Gov. Carpenter has been regarded as a public speaker of more than ordinary ability, and has upon many occasions been the orator, and always appreciated by the people.

At the expiration of his second term as Governor Mr. Carpenter was appointed Second Comptroller of the United States Treasury, which position he resigned after a service of fifteen months. This step was an evidence of his unselfishness, as it was taken because another Bureau officer was to be dismissed, as it was held that Iowa had more heads of Bureaus than she was entitled to, and his resigning an office of the higher grade saved the position to another. In 1881 he was elected to Congress, and served with ability, and in the Twentieth General Assembly on Iowa he represented Webster County.

Gov. Carpenter was married, in March, 1864, to Miss Susan Burkholder, of Fort Dodge. No children have been born to them, but they have reared a niece of Mrs. Carpenters'.

During his entire life Mr. Carpenter has been devoted to the principles of Reform and the best interests of all classes of citizens who, by adoption or by birth-right, are entitled to a home upon our soil and the protection of our laws, under the great charter of " Life, Liberty and the Pursuit of Happiness." In an address in 1852 he took advanced views upon the leading subjects of public interest. He had already laid a foundation for that love of freedom which afterwards found an ample field of labor with the Republican party. There was nothing chimerical in his views. He looked at every strata of human society, and, from the wants of the masses, wisely devined duty and prophesied destiny. He would have the people of a free Republic educated in the spirit of the civilization of the age. Instead of cultivating a taste for a species of literature tending directly to degrade the mind and deprave the heart, thereby leading back to a state of superstitution and consequent barbarism, he would cultivate principles of temperance, industry and economy in every youthful mind, as the indispensible ingredients of good citizens, or subjects upon whose banner will be inscribed Liberty, Equality, Fraternity.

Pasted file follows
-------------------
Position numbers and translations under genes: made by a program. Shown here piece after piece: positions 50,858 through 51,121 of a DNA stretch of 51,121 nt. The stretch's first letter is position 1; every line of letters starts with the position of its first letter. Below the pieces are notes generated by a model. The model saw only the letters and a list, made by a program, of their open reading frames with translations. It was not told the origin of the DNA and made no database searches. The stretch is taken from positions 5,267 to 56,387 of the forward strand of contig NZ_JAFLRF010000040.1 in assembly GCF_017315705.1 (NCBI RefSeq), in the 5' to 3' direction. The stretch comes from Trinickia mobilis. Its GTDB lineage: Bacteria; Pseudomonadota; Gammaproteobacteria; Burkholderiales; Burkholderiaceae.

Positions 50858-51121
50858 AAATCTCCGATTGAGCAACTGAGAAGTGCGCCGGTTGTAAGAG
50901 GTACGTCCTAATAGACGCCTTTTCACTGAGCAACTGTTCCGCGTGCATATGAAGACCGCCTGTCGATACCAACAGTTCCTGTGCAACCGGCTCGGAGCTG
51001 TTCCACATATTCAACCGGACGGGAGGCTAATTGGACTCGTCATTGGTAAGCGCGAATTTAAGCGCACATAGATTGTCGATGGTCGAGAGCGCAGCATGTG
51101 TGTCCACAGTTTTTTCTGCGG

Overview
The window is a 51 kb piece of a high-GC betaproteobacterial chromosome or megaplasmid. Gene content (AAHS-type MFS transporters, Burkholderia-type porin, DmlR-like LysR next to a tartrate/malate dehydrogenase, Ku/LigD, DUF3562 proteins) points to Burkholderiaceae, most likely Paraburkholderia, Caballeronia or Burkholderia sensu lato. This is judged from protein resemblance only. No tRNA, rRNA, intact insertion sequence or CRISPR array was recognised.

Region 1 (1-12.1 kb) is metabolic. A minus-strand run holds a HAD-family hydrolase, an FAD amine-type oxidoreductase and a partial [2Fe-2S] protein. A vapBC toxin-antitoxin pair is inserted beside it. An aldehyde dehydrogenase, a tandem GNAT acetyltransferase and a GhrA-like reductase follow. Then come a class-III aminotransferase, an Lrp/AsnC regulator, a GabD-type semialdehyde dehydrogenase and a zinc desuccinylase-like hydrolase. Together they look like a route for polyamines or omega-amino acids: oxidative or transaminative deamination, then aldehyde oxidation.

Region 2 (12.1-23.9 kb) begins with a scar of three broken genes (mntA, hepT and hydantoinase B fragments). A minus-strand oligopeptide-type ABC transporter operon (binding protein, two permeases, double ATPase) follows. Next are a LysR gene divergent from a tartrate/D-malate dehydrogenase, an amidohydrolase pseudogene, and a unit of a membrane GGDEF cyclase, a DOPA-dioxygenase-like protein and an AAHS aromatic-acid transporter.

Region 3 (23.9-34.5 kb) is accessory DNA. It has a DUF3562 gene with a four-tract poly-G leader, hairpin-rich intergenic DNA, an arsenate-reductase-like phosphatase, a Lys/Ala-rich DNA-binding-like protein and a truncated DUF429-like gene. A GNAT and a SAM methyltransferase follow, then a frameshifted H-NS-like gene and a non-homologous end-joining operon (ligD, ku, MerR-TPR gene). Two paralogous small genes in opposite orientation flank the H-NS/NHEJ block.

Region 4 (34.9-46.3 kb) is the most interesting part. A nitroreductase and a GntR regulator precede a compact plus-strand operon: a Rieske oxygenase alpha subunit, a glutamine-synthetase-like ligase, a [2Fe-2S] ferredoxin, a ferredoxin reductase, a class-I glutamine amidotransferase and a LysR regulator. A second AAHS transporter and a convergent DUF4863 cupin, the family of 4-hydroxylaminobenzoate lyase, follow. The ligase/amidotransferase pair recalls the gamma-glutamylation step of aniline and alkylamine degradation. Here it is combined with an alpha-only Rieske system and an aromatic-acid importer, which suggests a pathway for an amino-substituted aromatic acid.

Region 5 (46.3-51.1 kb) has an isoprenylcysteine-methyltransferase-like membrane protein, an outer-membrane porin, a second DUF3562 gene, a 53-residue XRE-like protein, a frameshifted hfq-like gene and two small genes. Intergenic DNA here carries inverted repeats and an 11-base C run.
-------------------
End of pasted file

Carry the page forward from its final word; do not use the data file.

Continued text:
Thus early in life Mr. Carpenter saw the destined tendency of our American institutions, and the advancing civilization of the age. He saw it in the peace congress, whose deliberations have made the Rhine thrice immortal. He saw it in the prospective railway, which he believed would one day unite the shores of the Atlantic with those of the Pacific--a fact realized by the construction of the great continental railway.

It was thus early that he began to study the wants of the world, and with what clearness and directness may be seen by the correctness of his vision and the accomplishment of what he considered an inevitable necessity.

Thus, growing into manhood, and passing onward in the rugged pathway of time, disciplined in political economy and civil ethics in the stern school of experience, he was prepared to meet every emergency with a steady hand ; to bring order of discord, and insure harmony and prosperity.

Gov. Carpenter is now engaged in the quiet pursuit of farm life, residing at Fort Dodge, where he is highly esteemed as one of her purest-minded and most upright citizens.